Former Japanese Prime Minister Shinzo Abe was assassinated Friday while giving a campaign speech in Nara prefecture, ending the life of the lawmaker who set the tone for Japan’s economic future.
Abe’s signature economic policies, known domestically and internationally as “Abenomics,” focused on an aggressive, bullish management of Japan’s business and finance.
Neither conservative nor liberal by US standards, Abenomics proposed swift, direct action to remedy social ills and economic hardship in Japanese society. Abe pushed aggressive government spending to fill gaps in private finance, bolster Japanese businesses and ensure Japanese citizens could make ends meet.
“Since coming to power in late 2012, Prime Minister Abe Shinzo and his government unveiled a comprehensive policy package to revive the Japanese economy from two decades of deflation, all while maintaining fiscal discipline. This program became known as Abenomics,” the Government of Japan states.
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“The greatest structural issue facing the Japanese economy is the aging of society and shrinking of the population. However, we see this challenge as an opportunity. Demographic change is a social challenge that will soon be shared by most developed countries.”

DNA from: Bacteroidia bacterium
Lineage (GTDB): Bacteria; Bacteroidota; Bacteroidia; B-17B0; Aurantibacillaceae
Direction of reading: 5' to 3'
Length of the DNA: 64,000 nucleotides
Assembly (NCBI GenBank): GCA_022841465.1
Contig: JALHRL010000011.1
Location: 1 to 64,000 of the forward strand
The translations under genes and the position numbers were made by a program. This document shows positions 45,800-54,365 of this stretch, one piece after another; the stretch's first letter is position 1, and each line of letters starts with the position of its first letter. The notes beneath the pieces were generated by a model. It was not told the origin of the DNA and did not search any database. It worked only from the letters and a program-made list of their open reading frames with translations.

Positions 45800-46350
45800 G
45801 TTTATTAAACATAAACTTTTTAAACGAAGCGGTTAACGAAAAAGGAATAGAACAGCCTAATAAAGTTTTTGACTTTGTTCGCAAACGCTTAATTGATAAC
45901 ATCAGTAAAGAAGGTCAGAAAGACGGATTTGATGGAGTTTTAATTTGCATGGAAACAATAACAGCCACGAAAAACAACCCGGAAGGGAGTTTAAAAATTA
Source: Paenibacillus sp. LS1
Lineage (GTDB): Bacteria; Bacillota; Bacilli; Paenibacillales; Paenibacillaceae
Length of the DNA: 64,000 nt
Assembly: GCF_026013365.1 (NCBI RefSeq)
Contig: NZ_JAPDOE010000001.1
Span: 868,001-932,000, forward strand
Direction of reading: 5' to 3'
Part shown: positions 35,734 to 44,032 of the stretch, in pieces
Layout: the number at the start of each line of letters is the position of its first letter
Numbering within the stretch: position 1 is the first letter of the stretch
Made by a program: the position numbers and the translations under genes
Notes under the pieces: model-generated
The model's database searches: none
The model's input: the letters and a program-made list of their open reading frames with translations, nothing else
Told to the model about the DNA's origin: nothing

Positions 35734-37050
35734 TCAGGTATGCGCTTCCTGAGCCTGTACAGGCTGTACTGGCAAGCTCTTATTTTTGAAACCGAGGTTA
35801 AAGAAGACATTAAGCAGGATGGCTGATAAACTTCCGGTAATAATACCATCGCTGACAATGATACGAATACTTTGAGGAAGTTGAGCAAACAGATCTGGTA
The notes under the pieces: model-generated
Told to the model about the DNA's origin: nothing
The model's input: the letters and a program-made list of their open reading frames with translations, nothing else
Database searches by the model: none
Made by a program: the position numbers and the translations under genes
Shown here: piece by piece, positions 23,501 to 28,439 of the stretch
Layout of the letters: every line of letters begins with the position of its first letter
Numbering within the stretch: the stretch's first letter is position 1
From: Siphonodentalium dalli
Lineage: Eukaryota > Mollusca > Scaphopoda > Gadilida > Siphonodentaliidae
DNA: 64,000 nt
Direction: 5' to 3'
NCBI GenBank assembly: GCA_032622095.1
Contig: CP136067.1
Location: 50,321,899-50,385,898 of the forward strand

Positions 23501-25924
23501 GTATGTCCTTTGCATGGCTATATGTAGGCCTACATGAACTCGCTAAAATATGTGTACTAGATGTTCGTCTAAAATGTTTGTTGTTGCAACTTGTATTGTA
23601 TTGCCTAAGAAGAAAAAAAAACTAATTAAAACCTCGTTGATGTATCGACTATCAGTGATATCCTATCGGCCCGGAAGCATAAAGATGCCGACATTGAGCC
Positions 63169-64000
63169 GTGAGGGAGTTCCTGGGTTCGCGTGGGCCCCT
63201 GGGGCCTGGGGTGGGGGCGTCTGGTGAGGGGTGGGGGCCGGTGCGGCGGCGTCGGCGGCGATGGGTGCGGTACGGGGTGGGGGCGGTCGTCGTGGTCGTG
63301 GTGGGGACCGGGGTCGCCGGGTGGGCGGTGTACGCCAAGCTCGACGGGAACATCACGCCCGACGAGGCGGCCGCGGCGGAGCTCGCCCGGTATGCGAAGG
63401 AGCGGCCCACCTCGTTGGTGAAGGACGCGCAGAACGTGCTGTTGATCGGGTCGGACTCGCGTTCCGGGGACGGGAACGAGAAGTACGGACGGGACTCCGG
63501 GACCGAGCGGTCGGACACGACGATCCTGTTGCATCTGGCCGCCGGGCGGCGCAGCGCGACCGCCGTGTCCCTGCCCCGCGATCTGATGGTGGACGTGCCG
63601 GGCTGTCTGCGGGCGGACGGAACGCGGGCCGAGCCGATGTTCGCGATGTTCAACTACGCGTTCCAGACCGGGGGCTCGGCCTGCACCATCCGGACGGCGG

Far from a single, cohesive policy, Abenomics became a political philosophy and trajectory for Japanese governance in the 21st century. Abe himself explained it as a “three pillar” plan — “bold monetary policy, flexible fiscal policy and a growth strategy that encourages private investment.”
Abe’s main target throughout his time as prime minister was combating and curbing Japan’s rapid deflation. The former prime minister both raised consumption taxes and printed new currency to make Japanese exports more appealing to foreign buyers.
Part of Abe’s economic plan included slashing corporate taxes in an effort to bolster Japanese positions abroad.
As opposed to former President Ronald Reagan’s famous “Reaganomics” policy outlook, Abe’s economic officials did not operate with a laissez-faire attitude. But frequently used government funding and programs to spark private economic growth that was expected to sustain into the future.
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Abe’s propensity to spend government money to prop up private capital and businesses and as his propensity to slash corporate taxes to spur growth has faced the same criticisms as Reagan’s trickle-down economics.
“I will break down any and all walls looming ahead of the Japanese economy and map out a new trajectory for growth,” Abe said in a speech at the New York Stock Exchange in 2017. “This is precisely the mission of Abenomics.”